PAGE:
A Classification of American Wealth
History and genealogy of the wealthy families of America - Sponsors

 Part 1 : Colonial and Mercantile America  Part 2 : America in the Gilded Age
 Part 3 : America in the Twentieth Century  Encyclopedia of American Wealth

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  Part II-Chapter 9 : Merchant Princes  >   Index and Introduction :    « Previous  12 - 3    Next »

In the meantime, Rowland Hussey Macy had opened a fancy dry goods store on 6th Avenue. Introducing the then revolutionary principles of selling at fixed prices for cash only, Macy prospered and built his shop into a large department store. Others followed in other large cities : Marshall Field in Chicago (1865), Strawbridge & Clothier in Philadelphia (1868), John Wanamaker also in Philadelphia (1877), Joseph L. Hudson in Detroit (1881) and many more elsewhere. By the turn of the 20th century, department stores were common landmarks in all American metropoles and many, if not all, of their founders’ families had joined the ranks of America’s richest dynasties.

Not all prosperous merchants used the department store formula though. Some built equally impressive fortunes by staying true to their specialty yet expanding their stores to take the opportunity of a growing market. Charles Lewis Tiffany thus dedicated his life to serve New York’s elite, a class which grew exponentially during the Gilded Age, and built the largest jewelry store in the world, making himself a multi-millionaire. Similarly the W & J Sloanes specialized on carpets and soon supplied New York’s leading households with these most lucrative textile goods.

But the real big money lay in tending to masses of low and middle class consumers, who benefited from the raising purchasing power, the industrial revolution brought. Recognizing that whereas prime locations were difficult to find and increasingly expensive in large cities, shrewd merchants decentralized the concept of department stores and established their bargaining power by operating chains of stores in smaller cities. The concept was brought further by the “Nickel and Dime” or “5 and 10 cents” store moguls, whose leading figure was Frank Winfield Woolworth. Working in loose association with a number of friendly rivals, including his brother Charles and their cousin Seymour Horace Knox, he built a chain of over 300 stores until 1912, when he merged them with the other associates’ firms to form the $65 million F.W. Woolworth Company. His archrival Sebastian S. Kresge built an equally impressive empire of chain stores. George Huntington Hartford built an equally impressive chain of grocery stores under the Great Atlantic & Pacific Tea Company label.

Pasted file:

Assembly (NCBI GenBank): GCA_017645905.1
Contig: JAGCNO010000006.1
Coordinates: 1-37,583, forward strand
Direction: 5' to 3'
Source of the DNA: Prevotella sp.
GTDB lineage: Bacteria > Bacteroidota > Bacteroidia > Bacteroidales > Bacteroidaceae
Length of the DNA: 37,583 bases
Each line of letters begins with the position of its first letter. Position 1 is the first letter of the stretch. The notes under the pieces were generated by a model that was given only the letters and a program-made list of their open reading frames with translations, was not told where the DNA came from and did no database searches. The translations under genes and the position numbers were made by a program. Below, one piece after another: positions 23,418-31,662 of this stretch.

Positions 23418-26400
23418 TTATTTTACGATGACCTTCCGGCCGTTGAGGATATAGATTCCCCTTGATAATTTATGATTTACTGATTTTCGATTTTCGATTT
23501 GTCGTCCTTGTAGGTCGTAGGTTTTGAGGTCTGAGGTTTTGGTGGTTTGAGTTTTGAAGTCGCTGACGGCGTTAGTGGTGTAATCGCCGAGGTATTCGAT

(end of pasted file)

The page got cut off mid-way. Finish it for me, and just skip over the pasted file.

Whereas department stores served the large cities and chain stores mushroomed in the smaller towns throughout America, other innovative merchandisers used the improved transportation infrastructure to address the farmers, a large hitherto neglected group of American consumers, directly. The formula was mail order and its inventor Aaron Montgomery Ward. Starting in 1872 with a list of 163 products on a single sheet, Montgomery Ward pioneered the mail order catalogue business, betting in particular on strong response among America’s farmers, then still the largest active community. The formula was successful and by 1883, the Montgomery Ward catalog featured 240 pages and 10’000 items. In 1888 Richard Warren Sears re-enacted the concept offering watches and silverware in a mail order catalog. Largely thanks to his superior advertising skills, Sears outdid Montgomery Ward by the turn of the century and Sears, Roebuck & Co became the largest mail order firm in the world.

With their natural talent for trading and merchandising, Jewish merchants, many of whom started as simple peddlers, took an increasingly important part in the development of America’s major retailing empires. In New York the Straus family acquired a share in Macy’s after running a successful crockery business on their own account in the basement of the famous department store. In 1896 they became the sole owners and architects of Macy’s meteoric rise thereafter.

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